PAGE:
When I arrived to meet my cousins for lunch last week, one of the first questions posed to me by the recent college graduate who will begin work as a Fulbright Scholar in the fall was, “Nan, what do you think about the article by Anne-Marie Slaughter [in The Atlantic]?”

As it happened, I had been reading “Why Women Still Can’t Have It All” on my train ride en route to our lunch, so a good portion of our conversation was devoted to it. Slaughter – who left a prestigious position at the State Department in Washington, D.C., to be more hands on at home in Princeton – seems to have earned the respect of young women who keep hearing from seasoned career women that it’s possible to have meaningful professional lives and families simultaneously, but are not quite buying it.

“The audience was rapt, and asked many thoughtful questions,” Slaughter writes of a speaking engagement she had at Oxford. “One of the first was from a young woman who began by thanking me for ‘not giving just one more fatuous ‘You can have it all’ talk.’”

It. All.

Here we go again.

As a life coach, for me this boils down to a story about math and about living with our choices.

Let’s start with the math—this is what the topic of work/life balance is really about, numbers and the basic rules of addition and subtraction. (Before I really get going, where did we get that term? Isn’t work a vital part of life? Isn’t this really about work/child-rearing balance?)

Despite my deep admiration and respect for Slaughter’s decisions, frankness and vision on this topic, as a coach, when a client comes to me with this goal in mind, I don’t have the option of telling her (yes, it’s a ‘her’ 100% of the time) that maybe someday the U.S. will revamp its whole work day to match the school schedule, or that all employers will suddenly develop stellar daycare facilities for employees or that her spouse will undo all his socialization and feel as compelled as her to make cupcakes for the Halloween celebration at school.

My client wants to know how to make it all work now. The job she really likes, the upkeep of the home she treasures and the raising of the miraculous being(s) she’s brought into the world. That doesn’t begin to include all the other stuff – friendship maintenance, working out, hobbies, extended family obligations, etc.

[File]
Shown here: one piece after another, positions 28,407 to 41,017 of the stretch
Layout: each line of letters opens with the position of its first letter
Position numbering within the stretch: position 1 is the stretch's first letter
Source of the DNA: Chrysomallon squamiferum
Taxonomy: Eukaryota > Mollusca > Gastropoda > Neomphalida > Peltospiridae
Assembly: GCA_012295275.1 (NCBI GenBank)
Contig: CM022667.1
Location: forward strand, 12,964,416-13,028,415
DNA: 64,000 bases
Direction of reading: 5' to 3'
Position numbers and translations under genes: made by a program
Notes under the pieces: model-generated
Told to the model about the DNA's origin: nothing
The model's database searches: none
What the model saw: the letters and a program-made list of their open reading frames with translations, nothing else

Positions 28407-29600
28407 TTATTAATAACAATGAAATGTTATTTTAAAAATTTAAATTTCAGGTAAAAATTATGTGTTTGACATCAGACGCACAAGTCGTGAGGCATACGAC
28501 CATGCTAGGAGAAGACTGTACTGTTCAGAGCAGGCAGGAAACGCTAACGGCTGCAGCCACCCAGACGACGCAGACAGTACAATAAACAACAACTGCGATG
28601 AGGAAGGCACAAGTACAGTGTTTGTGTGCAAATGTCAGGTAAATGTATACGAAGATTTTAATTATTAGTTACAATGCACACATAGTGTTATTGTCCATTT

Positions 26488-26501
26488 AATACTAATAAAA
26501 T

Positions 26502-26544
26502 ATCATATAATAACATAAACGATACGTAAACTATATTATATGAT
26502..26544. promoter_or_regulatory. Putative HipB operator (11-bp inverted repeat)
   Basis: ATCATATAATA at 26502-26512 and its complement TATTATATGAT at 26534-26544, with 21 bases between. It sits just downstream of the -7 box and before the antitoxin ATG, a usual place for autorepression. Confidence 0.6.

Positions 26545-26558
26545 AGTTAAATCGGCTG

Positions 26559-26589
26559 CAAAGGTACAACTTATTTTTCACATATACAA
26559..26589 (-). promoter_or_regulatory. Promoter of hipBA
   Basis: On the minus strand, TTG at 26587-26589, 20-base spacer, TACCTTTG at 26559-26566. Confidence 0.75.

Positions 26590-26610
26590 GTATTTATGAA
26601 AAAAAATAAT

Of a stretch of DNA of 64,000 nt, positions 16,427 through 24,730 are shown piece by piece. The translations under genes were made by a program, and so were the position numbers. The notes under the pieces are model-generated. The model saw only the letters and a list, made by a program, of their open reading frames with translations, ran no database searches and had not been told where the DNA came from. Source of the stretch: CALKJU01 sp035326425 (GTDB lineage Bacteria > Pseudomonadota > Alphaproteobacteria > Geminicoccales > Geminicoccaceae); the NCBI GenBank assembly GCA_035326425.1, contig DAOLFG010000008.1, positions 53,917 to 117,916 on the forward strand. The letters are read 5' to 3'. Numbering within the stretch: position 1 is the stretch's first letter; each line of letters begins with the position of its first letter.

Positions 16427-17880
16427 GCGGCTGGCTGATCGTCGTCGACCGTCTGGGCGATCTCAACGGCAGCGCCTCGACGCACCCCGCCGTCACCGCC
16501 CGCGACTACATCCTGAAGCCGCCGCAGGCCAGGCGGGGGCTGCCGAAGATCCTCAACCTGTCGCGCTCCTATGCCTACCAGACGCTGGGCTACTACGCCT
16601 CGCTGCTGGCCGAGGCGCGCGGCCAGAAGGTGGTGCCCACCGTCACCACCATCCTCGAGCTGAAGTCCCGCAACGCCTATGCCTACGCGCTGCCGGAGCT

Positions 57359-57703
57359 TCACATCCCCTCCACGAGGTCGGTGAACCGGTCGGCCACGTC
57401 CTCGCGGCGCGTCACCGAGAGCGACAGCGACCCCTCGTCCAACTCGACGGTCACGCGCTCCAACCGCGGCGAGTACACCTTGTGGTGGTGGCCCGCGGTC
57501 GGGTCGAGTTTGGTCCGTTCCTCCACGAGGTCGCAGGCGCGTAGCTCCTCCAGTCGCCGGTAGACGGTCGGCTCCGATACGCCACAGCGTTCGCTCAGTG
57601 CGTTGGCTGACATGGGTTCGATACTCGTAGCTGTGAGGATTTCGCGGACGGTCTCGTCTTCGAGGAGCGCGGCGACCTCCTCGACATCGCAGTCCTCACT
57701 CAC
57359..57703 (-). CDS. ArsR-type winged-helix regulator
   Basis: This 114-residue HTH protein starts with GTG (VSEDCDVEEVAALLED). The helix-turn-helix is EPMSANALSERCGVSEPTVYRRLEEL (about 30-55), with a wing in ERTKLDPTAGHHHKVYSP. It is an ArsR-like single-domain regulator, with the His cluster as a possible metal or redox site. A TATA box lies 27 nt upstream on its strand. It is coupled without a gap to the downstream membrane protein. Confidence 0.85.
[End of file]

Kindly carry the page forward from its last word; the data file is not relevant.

We look at what we must ‘subtract from’ in order to ‘add to’ in her life. There’s no one-size-fits-all formula, though. The answer to balance is as individual as a finger print. And it keeps shifting and morphing even within one person’s life. One year it might be self-employment, the next it might be a corporate job with top-of-the-line benefits. Answering to no one vs. being part of a team where members can pick up each other’s slack. Sometimes it’s staying home for a few years and scaling back on lifestyle.

Slaughter acknowledges that much of what she writes is directed to women of means, higher education and powerful jobs. And really, while those women might have more choices allowed by finances and such, we’re back to math. Time spent working outside the home is not time spent with children, period.

What we need is the confidence to opt in to one or a combination of both of those and to live with that choice. Stand in it. Be present in it. Because if there’s one place I disagree with many of the women in my generation, it’s what feminism was about in the first place -- giving us that very choice.